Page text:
Saturday, October 3, 2009

Saying goodbye to the Barefoot Bloggers

Well, it appears that this will be my last post with the Barefoot Bloggers. I was taken off the member list because I didn't participate for two months over the summer, and I respect the decision of the group's mods (though I won't say I'm happy about it). I did make both of September's recipes though, and I think they came out pretty well, so I still wanted to post about them.

Both of the September recipes were cake recipes - apparently a coincidence but sort of a difficult situation given the fact that there's only two of us and we'd never eat that much cake (nor should we!) Luckily, though, I had an out - my office has a dessert party every month to celebrate all of the employee birthdays during that month, so I just offered to provide the cake this time. Everybody won in that situation - I had an appropriate way to offload a metric buttload of cake, and our office administrative staff didn't need to go to spend the money on a store-bought cake and go to the trouble of picking it up.

Please ignore the horrible photos - the lighting in the conference room at work is less than optimal.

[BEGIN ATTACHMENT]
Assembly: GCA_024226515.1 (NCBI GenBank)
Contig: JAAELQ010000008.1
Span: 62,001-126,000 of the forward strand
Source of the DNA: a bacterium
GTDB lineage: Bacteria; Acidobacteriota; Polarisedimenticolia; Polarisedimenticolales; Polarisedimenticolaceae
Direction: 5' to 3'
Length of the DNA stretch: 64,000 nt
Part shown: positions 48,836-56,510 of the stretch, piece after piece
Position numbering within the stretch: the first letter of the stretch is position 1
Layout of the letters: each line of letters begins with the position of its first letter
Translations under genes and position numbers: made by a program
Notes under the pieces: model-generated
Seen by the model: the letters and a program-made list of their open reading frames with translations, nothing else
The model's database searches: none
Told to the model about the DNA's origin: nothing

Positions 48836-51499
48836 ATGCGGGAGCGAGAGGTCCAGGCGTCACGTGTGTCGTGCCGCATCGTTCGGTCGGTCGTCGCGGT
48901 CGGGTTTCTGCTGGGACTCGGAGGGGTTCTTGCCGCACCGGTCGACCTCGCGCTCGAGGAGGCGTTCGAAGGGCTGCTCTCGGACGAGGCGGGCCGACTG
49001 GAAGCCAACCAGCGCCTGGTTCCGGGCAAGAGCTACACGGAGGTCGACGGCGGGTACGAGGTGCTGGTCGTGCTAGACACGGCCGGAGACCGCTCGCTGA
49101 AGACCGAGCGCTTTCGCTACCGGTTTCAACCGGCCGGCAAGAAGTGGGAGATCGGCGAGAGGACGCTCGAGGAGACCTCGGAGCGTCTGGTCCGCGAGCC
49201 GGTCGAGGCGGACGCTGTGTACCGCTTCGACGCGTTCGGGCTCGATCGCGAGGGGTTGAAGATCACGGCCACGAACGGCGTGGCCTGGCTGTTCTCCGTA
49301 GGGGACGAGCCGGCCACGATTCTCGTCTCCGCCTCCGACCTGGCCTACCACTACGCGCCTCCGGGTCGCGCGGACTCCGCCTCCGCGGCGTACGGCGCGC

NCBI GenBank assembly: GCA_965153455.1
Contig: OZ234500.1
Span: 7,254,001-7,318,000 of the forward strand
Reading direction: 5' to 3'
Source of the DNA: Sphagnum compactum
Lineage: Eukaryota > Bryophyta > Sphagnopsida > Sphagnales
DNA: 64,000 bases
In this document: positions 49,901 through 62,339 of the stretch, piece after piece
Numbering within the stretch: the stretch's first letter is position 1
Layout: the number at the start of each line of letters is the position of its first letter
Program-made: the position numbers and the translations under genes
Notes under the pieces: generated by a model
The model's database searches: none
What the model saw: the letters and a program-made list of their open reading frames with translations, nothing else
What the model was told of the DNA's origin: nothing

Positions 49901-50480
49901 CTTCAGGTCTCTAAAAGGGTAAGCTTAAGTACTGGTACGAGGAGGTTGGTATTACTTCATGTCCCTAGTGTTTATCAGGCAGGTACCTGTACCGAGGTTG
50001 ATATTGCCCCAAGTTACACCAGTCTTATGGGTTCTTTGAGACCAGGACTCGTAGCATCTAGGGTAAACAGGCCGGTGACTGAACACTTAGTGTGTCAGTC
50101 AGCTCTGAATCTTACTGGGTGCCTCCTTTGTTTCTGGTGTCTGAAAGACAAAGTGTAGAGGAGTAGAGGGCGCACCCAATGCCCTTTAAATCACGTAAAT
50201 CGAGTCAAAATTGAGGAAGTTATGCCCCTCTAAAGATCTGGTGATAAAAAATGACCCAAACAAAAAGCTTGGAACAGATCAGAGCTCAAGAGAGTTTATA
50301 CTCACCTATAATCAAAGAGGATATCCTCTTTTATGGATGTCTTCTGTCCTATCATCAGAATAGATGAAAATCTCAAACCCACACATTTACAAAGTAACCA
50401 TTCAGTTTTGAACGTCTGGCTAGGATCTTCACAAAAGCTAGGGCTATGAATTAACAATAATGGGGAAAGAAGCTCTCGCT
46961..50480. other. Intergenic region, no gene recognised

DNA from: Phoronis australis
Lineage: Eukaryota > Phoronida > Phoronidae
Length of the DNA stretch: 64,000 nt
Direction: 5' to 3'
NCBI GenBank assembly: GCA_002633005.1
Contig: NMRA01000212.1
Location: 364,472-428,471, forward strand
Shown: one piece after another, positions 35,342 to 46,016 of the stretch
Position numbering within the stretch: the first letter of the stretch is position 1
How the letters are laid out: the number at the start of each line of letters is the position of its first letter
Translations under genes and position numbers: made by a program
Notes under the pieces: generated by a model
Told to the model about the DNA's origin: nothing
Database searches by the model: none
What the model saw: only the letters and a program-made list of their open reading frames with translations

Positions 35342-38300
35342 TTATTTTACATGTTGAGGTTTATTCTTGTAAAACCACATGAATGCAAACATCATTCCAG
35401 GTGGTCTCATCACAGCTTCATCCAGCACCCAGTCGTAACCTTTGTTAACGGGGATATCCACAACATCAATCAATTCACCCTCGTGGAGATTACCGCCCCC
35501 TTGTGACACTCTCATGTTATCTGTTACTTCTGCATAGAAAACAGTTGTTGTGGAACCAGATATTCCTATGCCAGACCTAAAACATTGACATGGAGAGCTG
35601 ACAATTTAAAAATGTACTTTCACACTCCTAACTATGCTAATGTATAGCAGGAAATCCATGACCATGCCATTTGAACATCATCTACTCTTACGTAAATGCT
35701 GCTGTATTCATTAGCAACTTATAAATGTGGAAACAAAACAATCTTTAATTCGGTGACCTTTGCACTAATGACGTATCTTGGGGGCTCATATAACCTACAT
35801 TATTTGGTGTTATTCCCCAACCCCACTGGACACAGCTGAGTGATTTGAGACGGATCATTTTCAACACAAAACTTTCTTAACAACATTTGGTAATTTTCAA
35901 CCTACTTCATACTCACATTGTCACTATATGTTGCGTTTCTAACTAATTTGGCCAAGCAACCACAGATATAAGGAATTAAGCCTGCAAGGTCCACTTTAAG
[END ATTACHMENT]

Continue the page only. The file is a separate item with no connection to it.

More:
The first cake was a white sheet cake with chocolate ganache frosting, and was a particular challenge because A)I don't own a sheet pan of the right size and shape to make it as directed, and B)the recipe was given fairly bad reviews on, claiming the cake was dry and too sweet, Luckily, my best friend Cristen happens to be an amazing baker (check out her mail order bakery on Etsy!), so I showed her the recipe and asked her advice on how to fix it. She recommended omitting the cornstarch to fix the dryness issue, and cutting the sugar back to 2 cups. I also followed the recommendations made in the FN reviews to reduce the baking soda by a 1/4 tsp, as the indicated amount is apparently too much for the flour called for, and added lime zest in addition to the requisite lemon because I had a flavor combination of raspberry and citrus in mind for the finished product. These all seemed to be good alterations, because the cake came out reasonably moist and with just the right amount of sweetness and a complex citrus flavor (the extra cup of sugar called for in the recipe definitely would have been too much) though it seemed unusually dense to me and had a weird swiss-cheese-like crumb with big air holes.